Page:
Bioenergy and African transformation

Lynd, Lee R. ; Sow, Mariam ; Chimphango, Annie F. A. ; Cortez, Luis A. B. ; Brito Cruz, Carlos H. ; Elmissiry, Mosad ; Laser, Mark ; Mayaki, Ibrahim A. ; Moraes, Marcia A. F. D. ; Nogueira, Luiz A. H. ; Wolfaardt, Gideon M. ; Woods, Jeremy ; Van Zyl, Willem H. (2015-02)

CITATION: Lynd, L. R. et al. 2015. Bioenergy and African transformation. Biotechnology for Biofuels, 8(18): doi:10.1186/s13068-014-0188-5.

The original publication is available at http://www.biotechnologyforbiofuels.com/content/8/1/18

Article

Among the world’s continents, Africa has the highest incidence of food insecurity and poverty and the highest rates of population growth. Yet Africa also has the most arable land, the lowest crop yields, and by far the most plentiful land resources relative to energy demand. It is thus of interest to examine the potential of expanded modern bioenergy production in Africa. Here we consider bioenergy as an enabler for development, and provide an overview of modern bioenergy technologies with a comment on application in an Africa context. Experience with bioenergy in Africa offers evidence of social benefits and also some important lessons. In Brazil, social development, agricultural development and food security, and bioenergy development have been synergistic rather than antagonistic. Realizing similar success in African countries will require clear vision, good governance, and adaptation of technologies, knowledge, and business models to myriad local circumstances. Strategies for integrated production of food crops, livestock, and bioenergy are potentially attractive and offer an alternative to an agricultural model featuring specialized land use. If done thoughtfully, there is considerable evidence that food security and economic development in Africa can be addressed more effectively with modern bioenergy than without it. Modern bioenergy can be an agent of African transformation, with potential social benefits accruing to multiple sectors and extending well beyond energy supply per se. Potential negative impacts also cut across sectors. Thus, institutionally inclusive multi-sector legislative structures will be more effective at maximizing the social benefits of bioenergy compared to institutionally exclusive, single-sector structures.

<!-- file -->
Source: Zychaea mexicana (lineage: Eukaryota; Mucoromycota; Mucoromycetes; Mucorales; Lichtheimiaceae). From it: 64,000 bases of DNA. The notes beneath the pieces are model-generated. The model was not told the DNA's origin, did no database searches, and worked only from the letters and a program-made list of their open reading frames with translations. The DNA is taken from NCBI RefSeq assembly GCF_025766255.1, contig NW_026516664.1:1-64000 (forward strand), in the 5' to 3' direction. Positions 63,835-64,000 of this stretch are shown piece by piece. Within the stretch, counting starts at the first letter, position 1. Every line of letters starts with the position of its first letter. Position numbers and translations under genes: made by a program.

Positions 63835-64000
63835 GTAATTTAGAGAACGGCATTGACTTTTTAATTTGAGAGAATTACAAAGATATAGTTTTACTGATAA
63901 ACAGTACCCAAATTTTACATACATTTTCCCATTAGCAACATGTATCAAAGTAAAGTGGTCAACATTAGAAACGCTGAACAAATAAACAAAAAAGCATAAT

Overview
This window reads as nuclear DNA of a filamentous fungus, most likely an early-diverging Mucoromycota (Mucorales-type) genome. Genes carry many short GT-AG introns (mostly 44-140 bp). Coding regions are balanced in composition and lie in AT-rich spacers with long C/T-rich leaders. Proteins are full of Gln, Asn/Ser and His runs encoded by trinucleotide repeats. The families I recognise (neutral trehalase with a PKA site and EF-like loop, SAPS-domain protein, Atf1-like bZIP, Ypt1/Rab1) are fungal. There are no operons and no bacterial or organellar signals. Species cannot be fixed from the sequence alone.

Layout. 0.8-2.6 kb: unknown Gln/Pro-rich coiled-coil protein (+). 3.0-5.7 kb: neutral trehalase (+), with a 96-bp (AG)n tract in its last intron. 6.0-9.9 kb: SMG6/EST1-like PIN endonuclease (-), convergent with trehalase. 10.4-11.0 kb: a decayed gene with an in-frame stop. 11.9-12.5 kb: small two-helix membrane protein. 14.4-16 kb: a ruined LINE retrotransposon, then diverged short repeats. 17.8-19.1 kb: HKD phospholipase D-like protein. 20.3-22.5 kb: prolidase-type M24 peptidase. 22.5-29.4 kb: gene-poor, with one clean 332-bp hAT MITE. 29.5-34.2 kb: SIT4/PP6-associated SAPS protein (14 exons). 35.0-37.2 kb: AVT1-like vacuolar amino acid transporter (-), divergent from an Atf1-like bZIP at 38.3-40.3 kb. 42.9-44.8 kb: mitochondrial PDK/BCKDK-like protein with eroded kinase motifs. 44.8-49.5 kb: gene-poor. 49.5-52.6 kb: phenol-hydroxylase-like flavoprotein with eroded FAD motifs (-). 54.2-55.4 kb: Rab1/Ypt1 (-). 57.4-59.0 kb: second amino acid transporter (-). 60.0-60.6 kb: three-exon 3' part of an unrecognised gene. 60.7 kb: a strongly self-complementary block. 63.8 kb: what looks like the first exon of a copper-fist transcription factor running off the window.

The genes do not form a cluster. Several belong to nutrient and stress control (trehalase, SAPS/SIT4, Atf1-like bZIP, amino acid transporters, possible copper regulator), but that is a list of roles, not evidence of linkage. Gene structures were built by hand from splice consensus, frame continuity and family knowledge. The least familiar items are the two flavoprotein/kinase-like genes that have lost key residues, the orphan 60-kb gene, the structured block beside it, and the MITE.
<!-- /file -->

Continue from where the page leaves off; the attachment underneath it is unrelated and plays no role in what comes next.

Please refer to this item in SUNScholar by using the following persistent URL: http://hdl.handle.net/10019.1/97386
This item appears in the following collections: